Eventually he was fired. And my friend threatened to sue but settled out of court.
So... GRUB does not give you network access at boot time so you can't get in through a network. You have to be there with a keyboard connected to the machine to circumvent it. The Security flaw is not within GRUB itself, It is with having physical access to the machine from LACK OF SECURITY on the Physical Level! If you eliminate the physical security hole, then what vulnerability is there? Like stated, if there is physical access to the machines, then where is your security? Your machines and/or their drives can be take away and then they can take their time cracking your encryption.
On Sun, 12/27/15, Chris Knadle wrote:
Subject: Re: [Hangout-NYLXS] GRUB Vulnerability
Date: Sunday, December 27, 2015, 3:43 AM
> On 12/26/2015 09:10 PM, Chris Knadle
>> Rick Moen:
>>> Quoting Chris Knadle (Chris.Knadle-at-coredump.us):
Thus... it's "not news" to those not running
full disk encryption.
>>> It's also 'not news'
to those who assume unrestricted access to the
>>> physical console and system box so
approximates total absence of
security as makes little diference.
>> Okay -- walk
me through the logic you've stated above. There's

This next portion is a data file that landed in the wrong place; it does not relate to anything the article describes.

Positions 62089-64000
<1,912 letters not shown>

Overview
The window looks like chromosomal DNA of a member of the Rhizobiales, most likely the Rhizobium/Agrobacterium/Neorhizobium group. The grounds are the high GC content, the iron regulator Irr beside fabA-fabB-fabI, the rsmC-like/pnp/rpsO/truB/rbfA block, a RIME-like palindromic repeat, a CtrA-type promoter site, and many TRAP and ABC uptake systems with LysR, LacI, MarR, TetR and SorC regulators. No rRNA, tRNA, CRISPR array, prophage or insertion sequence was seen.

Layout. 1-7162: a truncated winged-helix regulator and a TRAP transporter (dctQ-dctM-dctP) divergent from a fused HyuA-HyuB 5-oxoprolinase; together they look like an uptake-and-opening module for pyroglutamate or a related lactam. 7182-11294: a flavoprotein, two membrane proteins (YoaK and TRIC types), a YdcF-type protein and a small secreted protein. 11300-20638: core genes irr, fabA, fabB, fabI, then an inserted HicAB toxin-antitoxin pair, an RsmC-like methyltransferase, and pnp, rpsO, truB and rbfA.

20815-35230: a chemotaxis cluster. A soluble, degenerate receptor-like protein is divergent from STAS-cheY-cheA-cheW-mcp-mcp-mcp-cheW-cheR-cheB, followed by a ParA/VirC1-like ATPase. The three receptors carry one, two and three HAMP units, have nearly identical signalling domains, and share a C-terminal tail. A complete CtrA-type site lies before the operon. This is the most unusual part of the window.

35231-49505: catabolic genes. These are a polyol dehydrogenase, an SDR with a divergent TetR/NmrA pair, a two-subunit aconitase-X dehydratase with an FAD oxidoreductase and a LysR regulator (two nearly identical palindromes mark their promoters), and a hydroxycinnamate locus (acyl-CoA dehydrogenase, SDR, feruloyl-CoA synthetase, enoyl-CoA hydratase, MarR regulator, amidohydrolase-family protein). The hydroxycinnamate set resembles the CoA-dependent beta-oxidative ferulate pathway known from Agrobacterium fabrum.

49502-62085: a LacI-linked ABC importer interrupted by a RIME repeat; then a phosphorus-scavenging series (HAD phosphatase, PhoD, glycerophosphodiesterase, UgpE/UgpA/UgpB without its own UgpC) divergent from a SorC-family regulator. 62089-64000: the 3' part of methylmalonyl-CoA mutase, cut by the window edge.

a machine in
>> front of you that is
using full disk encryption including /boot and the
>> machine boots to a GRUB password
prompt. Please explain how this situation
>> "approximates total absence of
>> -- Chris
> Umm - maybe you can pull the hard drive
out and crack it at your leisure
boot with a different drive? think the encrypted drives
> Snodens data from the
> I know
this is old fashioned of me, but how can you think you have
> security if you don't have
physical security of the device?
There's a chance we might be talking about
different meanings of "security"
-- in this case I'm talking about securing
the data, i.e. the contents of a
using full disk encryption (in relation to GRUB).
Having physical access to the
drive doesn't automatically let you crack it
open like a Piñata and get the encrypted data
within -- that's exceptionally
difficult. In fact physical access of a
machine that's off is one of the
"threat models" that full disk
encryption is relatively good for -- say like
a laptop or a backup tape drive being taken
after being accidentally left
Full disk encryption actually
works, so if the data is decrypted the typical
way that's done is by /bypassing/ the
encryption rather than brute-forcing
getting the owner to give up the password, getting it via a
logger, pulling RAM out of the machine
and freezing it long enough to read
memory and getting an input password that way, catching the
unawares while using the machine (like
what happened with Silk Road), etc.
is another reason to keep in mind what your "threat
model" is --
looking to defend against.
Where this applies to GRUB: it's possible
to set up GRUB so that the
can be passed onto a GRUB module and decrypt the full
encryption so that there's just one
password to enter at boot time.
> I think we are somehow miscommunicating,
as I wasn't addressing the
of using full disk encryption.